In this study, hyperlipidemia was also associated with an increased risk of adenocarcinoma. Hyperlipidemia is a component of metabolic syndrome and is associated with insulin resistance [43]. Hyperinsulinemia, hyperglycemia, and chronic inflammation play a vital role in the neoplastic process [44]. High serum triglyceride concentrations are associated with an increased risk of lung cancer (fourth vs first quartile: HR, 1.94; 95 % CI, 1.47–2.54) [22]. Additional studies are required to assess the association between hyperlipidemia and adenocarcinoma.

Evaluating the temporal relationship between pulmonary diseases and subsequent lung cancer in case-control studies is difficult. Previous studies might have yielded inconclusive results because they focused mainly on the high-risk populations of heavy smokers. This study has several strengths. First, our data were retrieved from combined databases (NHIRD, TCRD and NDRD) that included all residents; hence, recall and selection bias was minimized. Second, the histologic type of lung cancer was confirmed using the TCRD. Nevertheless, our study has some limitations. First, the NHIRD does not contain detailed clinical data and information on lifestyle-related factors such as smoking, obesity, physical inactivity, dietary habits, and family history, which are closely associated with lung cancer. Smoking is a major confounding factor of lung cancer. Biases were minimized by adjusting for COPD and smoking-related cancer. Second, patients with asthma, COPD, and TB may have used medications that may have complicated their conditions. This study did not evaluate the effects of drugs.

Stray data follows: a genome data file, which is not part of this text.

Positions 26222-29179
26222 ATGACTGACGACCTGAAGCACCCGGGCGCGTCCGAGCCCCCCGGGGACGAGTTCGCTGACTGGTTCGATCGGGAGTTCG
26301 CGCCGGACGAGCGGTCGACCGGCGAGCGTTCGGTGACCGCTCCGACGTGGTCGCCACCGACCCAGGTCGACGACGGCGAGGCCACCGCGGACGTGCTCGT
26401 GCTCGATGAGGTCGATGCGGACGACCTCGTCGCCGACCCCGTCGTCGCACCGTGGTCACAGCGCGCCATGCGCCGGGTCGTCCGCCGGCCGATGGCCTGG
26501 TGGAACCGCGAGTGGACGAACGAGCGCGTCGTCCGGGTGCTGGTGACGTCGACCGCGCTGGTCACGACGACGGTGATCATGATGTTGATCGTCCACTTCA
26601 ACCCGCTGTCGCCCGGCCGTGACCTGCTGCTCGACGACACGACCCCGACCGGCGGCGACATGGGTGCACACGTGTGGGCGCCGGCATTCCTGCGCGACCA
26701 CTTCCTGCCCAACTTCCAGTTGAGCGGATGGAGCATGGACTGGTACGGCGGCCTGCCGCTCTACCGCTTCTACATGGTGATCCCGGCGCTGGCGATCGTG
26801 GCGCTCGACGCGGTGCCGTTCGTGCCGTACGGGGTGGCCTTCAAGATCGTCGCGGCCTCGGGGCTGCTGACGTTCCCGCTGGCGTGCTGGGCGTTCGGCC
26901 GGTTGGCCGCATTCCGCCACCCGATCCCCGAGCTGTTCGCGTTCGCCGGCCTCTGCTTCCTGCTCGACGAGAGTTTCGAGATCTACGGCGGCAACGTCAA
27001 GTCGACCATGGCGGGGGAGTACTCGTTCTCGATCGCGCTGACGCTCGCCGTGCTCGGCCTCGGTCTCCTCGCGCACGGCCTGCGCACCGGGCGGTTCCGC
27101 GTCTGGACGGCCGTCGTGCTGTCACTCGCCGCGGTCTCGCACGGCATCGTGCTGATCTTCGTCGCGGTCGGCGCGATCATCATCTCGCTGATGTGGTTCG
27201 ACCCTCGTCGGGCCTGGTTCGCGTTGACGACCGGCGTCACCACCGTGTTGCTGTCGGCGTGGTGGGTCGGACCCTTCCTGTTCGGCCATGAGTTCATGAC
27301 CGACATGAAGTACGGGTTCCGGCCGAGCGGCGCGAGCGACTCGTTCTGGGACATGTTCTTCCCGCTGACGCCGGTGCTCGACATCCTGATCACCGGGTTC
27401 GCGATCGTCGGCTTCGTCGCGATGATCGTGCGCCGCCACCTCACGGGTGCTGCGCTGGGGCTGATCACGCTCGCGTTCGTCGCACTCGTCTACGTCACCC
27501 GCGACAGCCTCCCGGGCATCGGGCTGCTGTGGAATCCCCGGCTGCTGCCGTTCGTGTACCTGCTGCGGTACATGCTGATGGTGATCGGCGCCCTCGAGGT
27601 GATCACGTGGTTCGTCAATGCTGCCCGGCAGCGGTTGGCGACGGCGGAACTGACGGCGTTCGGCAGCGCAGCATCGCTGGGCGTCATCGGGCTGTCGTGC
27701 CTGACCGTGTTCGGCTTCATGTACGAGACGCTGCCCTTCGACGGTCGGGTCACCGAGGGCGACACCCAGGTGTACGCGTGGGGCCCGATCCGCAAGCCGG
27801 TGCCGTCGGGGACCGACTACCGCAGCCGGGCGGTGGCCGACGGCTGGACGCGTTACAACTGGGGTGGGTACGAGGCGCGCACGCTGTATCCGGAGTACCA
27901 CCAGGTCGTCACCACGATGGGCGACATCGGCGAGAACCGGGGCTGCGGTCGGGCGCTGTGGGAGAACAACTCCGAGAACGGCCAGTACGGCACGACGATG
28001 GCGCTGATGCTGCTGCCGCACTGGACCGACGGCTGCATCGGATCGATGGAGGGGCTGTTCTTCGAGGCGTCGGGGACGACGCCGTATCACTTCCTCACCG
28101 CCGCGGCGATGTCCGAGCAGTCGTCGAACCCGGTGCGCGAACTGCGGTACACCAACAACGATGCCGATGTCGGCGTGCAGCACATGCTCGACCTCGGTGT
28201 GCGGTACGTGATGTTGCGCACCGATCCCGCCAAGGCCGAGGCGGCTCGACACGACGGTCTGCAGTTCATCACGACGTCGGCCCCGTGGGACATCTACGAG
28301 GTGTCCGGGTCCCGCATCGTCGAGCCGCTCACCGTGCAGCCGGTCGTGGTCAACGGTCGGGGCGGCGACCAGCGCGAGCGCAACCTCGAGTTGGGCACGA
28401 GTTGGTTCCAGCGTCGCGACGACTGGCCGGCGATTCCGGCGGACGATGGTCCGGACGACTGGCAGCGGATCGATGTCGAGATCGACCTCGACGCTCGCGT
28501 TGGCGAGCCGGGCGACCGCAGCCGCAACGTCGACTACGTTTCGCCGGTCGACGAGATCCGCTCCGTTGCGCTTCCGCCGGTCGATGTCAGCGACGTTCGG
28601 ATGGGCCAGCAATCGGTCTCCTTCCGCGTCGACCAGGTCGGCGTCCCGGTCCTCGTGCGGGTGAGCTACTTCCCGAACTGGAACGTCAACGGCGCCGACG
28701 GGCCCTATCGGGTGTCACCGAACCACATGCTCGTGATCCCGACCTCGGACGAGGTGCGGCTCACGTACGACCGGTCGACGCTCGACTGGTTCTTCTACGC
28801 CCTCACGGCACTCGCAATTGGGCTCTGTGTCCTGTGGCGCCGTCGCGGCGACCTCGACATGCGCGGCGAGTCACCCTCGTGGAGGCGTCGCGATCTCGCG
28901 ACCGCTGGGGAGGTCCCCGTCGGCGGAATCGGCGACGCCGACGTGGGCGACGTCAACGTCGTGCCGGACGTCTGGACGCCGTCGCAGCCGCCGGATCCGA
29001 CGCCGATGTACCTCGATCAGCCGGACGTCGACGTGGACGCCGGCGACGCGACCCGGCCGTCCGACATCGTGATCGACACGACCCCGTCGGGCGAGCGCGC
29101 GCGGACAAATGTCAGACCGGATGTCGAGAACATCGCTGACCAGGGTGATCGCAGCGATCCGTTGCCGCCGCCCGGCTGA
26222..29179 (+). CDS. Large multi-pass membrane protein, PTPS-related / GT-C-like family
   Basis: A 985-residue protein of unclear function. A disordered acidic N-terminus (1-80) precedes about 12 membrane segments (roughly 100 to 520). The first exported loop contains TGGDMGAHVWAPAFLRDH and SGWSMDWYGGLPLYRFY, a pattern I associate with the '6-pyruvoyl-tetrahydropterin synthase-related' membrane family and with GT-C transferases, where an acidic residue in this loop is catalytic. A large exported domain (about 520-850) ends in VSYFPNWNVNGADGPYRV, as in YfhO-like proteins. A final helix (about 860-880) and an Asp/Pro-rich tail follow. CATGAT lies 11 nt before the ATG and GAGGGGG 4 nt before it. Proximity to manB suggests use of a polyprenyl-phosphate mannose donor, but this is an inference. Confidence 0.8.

This study demonstrated that asthma, COPD, and TB were associated with increased risks of all major subtypes of lung cancer. The risk was the highest among women with TB.



Confidence interval


Chronic obstructive pulmonary disease


Hazard ratio


International Classification of Diseases, Ninth Revision, Clinical Modification code


International Classification of Diseases for Oncology


National Death Registry Database


National Health Insurance Research Database


Odds ratio


Relative risk


Small cell carcinoma


Squamous cell carcinoma


Pulmonary tuberculosis


Taiwan Cancer Registry Database


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We are grateful to the Department of Statistics, Ministry of Health and Welfare of Taiwan for granting us access to the NHIRD, Cancer Register Files, and National Death Files. The descriptions or conclusions herein do not represent the viewpoint of the Department of Statistics, Ministry of Health and Welfare of Taiwan.

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Correspondence to Yung-Po Liaw.

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The authors declare that they have no competing interests.

Author Contributions

JYH, ZHJ, and YPL conceived and designed the study. JYH, PCK, and CCL performed the experiments. ZHJ, JYH, WYK, CCH, and HHP analyzed the data. CYH, YCL, and CCL contributed analysis tools. ONN, CCL, WYK, and CCH provided critical inputs on design, analysis, and interpretation of the study. All the authors had access to the data. All authors read and approved the final manuscript as submitted.

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Huang, J., Jian, Z., Nfor, O.N. et al. The effects of pulmonary diseases on histologic types of lung cancer in both sexes: a population-based study in Taiwan. BMC Cancer 15, 834 (2015).

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  • Asthma
  • Chronic obstructive pulmonary disease
  • Lung adenocarcinoma
  • Small cell carcinoma
  • Squamous cell carcinoma
  • Tuberculosis